Tension to Pain

Tension
beyond a certain threshold
will cause damage,
small or big.

Damage
will cause pain,
little or much.

Pain
will yield behaviors
intended to soothe
or prevent further pain.

Some of these behaviors
can damage our relationship to others,
unintentionally.

And yet,
if we
and our relationships
can recover from the damage,
both can develop,
as our muscles do
when they incur damages
from the significant tension they experience
from exercise.

It’s not You. It’s me.

It’s not you.
It’s me.

The person I’m speaking to
in conversation,
that is.

It’s true.
I sometimes speak
with my past self
instead of you,
the person
in front of me.

I know
this can confuse
sometimes even anger
or frustrate
you.

When that happens,
I want you to know
that it’s not you,
it’s me.

It’s just that,
the pain
of my past experience
is simply too much
to bear.

So although
I know
that as a leader
I must do better.

There are times
when it feels
as if I must proclaim
—No, shout—
in order to remind myself
to never experience
the same pain
ever again.

Being Strong

At our first session,
she would habitually use the word “strong”
to refer to herself.

“To be strong,”
she said,
“I should
Stop worrying and,
instead,
Focus on problem solving.
I should
Stop blaming my employees and,
instead,
Blame myself,
the CEO.”

On the surface,
these sounded wonderful,
virtuous, even.

But after a month
of realizing empathy with herself,
she discovered
that by “strong”
all she meant
was “numb to pain & discomfort.”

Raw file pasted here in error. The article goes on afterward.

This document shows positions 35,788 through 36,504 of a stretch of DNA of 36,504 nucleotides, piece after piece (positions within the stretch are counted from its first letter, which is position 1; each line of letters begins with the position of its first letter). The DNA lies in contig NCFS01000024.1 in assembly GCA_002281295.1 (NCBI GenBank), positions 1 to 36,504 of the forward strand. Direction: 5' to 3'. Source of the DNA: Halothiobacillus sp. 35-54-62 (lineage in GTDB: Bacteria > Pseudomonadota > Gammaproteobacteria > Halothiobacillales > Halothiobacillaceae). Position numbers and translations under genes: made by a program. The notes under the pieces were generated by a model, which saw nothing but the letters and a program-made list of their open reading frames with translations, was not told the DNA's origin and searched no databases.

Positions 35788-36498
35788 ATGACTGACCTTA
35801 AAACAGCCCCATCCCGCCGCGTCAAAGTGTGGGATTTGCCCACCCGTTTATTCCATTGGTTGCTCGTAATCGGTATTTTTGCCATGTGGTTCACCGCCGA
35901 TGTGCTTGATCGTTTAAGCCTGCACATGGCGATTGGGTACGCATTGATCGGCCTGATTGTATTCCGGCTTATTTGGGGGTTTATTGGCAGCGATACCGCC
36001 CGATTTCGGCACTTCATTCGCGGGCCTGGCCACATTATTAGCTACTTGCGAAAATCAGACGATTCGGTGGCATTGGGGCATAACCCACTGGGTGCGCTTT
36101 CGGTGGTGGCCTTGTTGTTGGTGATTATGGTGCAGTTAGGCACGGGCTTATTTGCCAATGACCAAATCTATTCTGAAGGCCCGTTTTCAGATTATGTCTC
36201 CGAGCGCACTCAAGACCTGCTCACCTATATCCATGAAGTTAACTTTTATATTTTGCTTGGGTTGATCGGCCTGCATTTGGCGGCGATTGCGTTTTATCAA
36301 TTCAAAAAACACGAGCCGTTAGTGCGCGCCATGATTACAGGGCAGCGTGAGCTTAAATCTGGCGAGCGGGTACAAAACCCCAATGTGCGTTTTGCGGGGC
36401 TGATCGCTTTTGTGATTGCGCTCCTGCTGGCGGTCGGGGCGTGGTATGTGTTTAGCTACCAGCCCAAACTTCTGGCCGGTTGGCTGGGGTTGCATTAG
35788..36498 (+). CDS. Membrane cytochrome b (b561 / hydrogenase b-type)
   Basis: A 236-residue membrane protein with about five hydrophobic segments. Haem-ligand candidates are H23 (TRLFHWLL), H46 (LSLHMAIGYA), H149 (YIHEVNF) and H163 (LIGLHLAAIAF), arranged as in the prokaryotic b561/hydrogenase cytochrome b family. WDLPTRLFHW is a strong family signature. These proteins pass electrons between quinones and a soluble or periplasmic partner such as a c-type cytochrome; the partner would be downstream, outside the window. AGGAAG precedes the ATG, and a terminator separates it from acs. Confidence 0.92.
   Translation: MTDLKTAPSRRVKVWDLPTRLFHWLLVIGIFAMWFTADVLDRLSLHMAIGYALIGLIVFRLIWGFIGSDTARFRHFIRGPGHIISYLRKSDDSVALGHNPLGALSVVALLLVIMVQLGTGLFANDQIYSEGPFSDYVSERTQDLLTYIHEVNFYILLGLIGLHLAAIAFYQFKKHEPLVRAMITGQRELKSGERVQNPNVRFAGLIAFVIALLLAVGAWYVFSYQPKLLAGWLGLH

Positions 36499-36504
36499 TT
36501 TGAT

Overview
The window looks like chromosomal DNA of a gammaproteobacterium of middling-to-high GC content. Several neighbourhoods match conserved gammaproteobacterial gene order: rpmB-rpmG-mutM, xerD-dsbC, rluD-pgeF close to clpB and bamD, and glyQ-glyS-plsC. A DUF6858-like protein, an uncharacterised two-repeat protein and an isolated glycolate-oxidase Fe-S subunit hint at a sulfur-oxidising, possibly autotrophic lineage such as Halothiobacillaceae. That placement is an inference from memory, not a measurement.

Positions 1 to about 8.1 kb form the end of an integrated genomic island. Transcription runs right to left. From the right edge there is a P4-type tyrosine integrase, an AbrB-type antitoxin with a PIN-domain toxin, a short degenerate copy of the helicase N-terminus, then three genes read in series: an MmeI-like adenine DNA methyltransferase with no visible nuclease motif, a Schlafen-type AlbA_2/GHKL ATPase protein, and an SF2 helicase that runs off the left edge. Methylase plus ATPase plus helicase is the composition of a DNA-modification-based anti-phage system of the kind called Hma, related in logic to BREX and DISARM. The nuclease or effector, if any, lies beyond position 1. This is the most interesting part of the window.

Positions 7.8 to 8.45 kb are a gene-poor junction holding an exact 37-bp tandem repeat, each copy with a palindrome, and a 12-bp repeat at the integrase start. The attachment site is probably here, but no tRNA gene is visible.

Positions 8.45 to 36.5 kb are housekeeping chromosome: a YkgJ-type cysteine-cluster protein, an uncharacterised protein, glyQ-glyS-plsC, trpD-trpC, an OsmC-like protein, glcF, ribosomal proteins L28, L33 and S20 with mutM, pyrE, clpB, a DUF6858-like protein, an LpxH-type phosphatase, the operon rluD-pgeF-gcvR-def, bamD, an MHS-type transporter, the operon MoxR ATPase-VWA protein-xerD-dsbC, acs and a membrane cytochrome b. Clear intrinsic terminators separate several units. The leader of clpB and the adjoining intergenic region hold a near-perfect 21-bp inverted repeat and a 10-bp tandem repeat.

There’s a world of difference
between following advice
and realizing for one’s self
by leading through a journey of innovation.

A journey
through which we learn new
or unexpected choices.

Without the journey,
“stop worrying,”
can merely mean “repress stress & anxiety.”

“Focus on problem solving,”
can merely mean “focus on eliminating fear & concern.”

“Blame myself,”
can merely mean “lead with unconscious shame.”

To frame this phenomena
as someone’s “fault”
prevents a deeper exploration.

More valuable
would be to recognize what happens naturally
when we lack
a sense of choice
or proper support.

Time for Another Metaphor

One
of the most important concepts
in my first book
is metaphors.

Metaphors
connect two seemingly
unrelated
ideas.

In doing so,
it can help us discover
new
or unexpected insights
into something we were previously
unaware.

For example,
while I was on tour
with my book
I shared the psychological pain
and struggle
I experienced
in the artistic
creative
process..

To my surprise,
entrepreneurs
resonated more deeply with my experience
than others.

It turns out
entrepreneurs experience
similar psychological/interpersonal pain
and struggle
in the process
of launching
and running
their business.

This experience helped me
create a metaphor
between the experience of artists
and the experience of entrepreneurs,
which lead me to do
what I do
now.

But until I created
that metaphor
I used to often say
that I don’t understand entrepreneurs.

If I said I do understand,
it was just so I could feel entitled
to say something negative
about them.

So now
whenever I say
I don’t understand someone
or say I do understand them
just so I can say something negative about them,
I tell myself
that it’s time
for another
metaphor.

To be a Better Designer, Attend to Your Pain

We experience tension
when there’s a conflict
between what we expect or need
VS what we have
instead.

Design begins
when we take responsibility
for clarifying,
prioritizing,
and addressing
our tension.

Say we expect computers
to be more usable.
We begin to design
the moment we take responsibility
for clarifying,
prioritizing,
and addressing
this tension.

We don’t always design, though.

Sometimes
we push responsibility
away.

We blame.

This is normal.

Especially when tension
accompanies pain.

If we wish to design
may we attend to our pain
immediately.

Before it becomes
an untreated wound.

A wound that can be irritated
unexpectedly,
leaving us
with such a low threshold
for tension
that we end up spending
too much of our time blaming
instead of designing.